The chancellor told the Commons that “there has been no harder choice then the decision to end the furlough scheme”, stating that the government “provided one of the most generous and comprehensive economic plans anywhere in the world”. While the furlough scheme is still ending in October, Mr Sunak announced that a new scheme is being introduced.
But, he warned: “I cannot save every business, I cannot save every job – no chancellor could – but what we can and must do is deal with the real problems business and employees are facing now,” Mr Sunak stated.
Here is everything you need to know about the new Job Support Scheme unveiled by the government.
What is the new Job Support Scheme?
Mr Sunak told the Commons that the new Job Support Scheme being launched by the government this autumn will help businesses keep employees on, rather than making them redundant.
Under the new scheme, the government will top up the wages of people working at least a third of their normal hours.
They will be paid for that work as normal, with the state and employers then increasing those wages to cover two-thirds of the pay lost by working reduced hours.
The level of grant will be calculated based on the employee’s usual salary, capped at £697.92 per month.
The scheme will run for six months, from November 2020 to April 2021.
Am I eligible to receive support?
Anyone who is employed as of Wednesday 23 September is eligible to be covered by the scheme, said Mr Sunak.
All small and medium-sized businesses are eligible to apply, but larger businesses will have to prove their profits have been hit by the pandemic.
Businesses are eligible even if they did not previously use the furlough scheme.
Will it stop people from being made redundant?
Employers who retain furloughed staff on shorter hours can claim both the new Job Support Scheme and the existing Jobs Retention Bonus, which Mr Sunak says will “significantly increase the incentives to bring back previously furloughed employees”.
The Jobs Retention Bonus lets employers claim £1,000 for formerly furloughed staff who remain employed until at least February.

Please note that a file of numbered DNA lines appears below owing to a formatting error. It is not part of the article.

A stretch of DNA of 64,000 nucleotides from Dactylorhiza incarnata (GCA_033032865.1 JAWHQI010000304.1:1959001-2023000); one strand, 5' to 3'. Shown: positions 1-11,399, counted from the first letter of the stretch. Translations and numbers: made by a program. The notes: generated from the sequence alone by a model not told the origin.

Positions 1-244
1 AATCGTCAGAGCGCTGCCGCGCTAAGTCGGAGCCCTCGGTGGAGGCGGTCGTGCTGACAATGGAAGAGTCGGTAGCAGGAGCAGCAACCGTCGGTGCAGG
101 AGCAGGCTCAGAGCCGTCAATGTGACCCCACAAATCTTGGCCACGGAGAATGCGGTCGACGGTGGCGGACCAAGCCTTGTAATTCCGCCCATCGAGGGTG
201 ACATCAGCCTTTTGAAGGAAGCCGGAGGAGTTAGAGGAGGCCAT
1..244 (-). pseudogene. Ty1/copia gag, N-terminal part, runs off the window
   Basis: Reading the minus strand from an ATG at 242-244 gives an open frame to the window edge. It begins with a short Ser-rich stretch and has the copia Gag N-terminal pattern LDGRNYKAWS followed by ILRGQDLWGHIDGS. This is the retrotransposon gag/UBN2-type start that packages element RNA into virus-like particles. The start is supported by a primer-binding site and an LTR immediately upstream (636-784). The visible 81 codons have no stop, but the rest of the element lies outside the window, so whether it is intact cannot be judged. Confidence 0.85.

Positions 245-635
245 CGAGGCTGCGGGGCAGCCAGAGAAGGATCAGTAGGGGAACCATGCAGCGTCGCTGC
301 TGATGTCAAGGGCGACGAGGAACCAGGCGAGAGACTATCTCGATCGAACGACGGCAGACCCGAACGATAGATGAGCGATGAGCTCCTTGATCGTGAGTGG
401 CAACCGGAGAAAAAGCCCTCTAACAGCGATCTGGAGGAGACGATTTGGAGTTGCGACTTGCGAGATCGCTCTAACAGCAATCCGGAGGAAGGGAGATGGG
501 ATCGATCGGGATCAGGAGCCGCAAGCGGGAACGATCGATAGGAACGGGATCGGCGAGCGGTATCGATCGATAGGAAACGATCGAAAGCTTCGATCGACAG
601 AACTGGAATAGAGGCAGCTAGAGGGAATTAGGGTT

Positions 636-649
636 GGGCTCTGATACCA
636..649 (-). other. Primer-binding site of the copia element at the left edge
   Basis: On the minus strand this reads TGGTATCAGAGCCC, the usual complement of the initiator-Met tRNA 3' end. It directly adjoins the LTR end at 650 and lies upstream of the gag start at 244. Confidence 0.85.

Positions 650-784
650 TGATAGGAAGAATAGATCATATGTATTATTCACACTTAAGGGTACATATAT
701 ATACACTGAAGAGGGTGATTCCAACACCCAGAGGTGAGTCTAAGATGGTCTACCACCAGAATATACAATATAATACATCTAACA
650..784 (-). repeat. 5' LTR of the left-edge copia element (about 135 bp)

Businesses will also not be able to issue redundancy notices to employees while taking part in the new scheme, and there will be restrictions on larger companies “in terms of capital distributions to shareholders while they are in receipt of money for their workers in this scheme”, Mr Sunak told the Commons.
However, the chancellor has received criticism that the package came “too late”, as Labour’s shadow chancellor Anneliese Dodds pointed out many workers whose redundancy process, ahead of losing their jobs at the end of October, began last week.
How does this differ from the furlough scheme?
The new Job Support Scheme is not as generous as the furlough scheme, capped at £697.92 instead of the previous £2,500 the government was paying out to keep people employed.
However, Mr Sunak told MPs that although his primary goal was to support jobs, this could not include maintaining posts with no viable future under the coronavirus restrictions announced earlier this week – including a 10pm curfew for pubs and restaurants in England.
The scheme has been widely welcomed by business groups, but the British Chambers of Commerce warned the chancellor “must remain open to taking additional action to support parts of the economy facing unprecedented challenges over the months ahead”.
What other types of support are there?
The current self-employed grant will be renewed on similar terms to the new Job Support Scheme.
The grant is worth up to 20 per cent of average monthly profits for the period between November to January, up to a total of £1,875, with further sums available to cover the following three months.
Self-assessment tax payments deferred from July, as well as those due in January, will not need to be paid until January 2022.
Mr Sunak also announced an extension to the temporary reduction of VAT rates from 20 per cent to five per cent for the hospitality and tourism sectors for a further two months, with a new deadline of 31 March 2021.
Businesses on “bounce-back loans” have had a “pay-as-you-grow” element added, which gives loanees 10 years instead of six years to repay it, a move that will slash monthly repayments by almost half, according to the chancellor.
Those struggling to repay their bounce-back loans will be given the option of making interest-only payments and “anyone in real trouble” will be allowed to suspend repayments altogether for up to six months.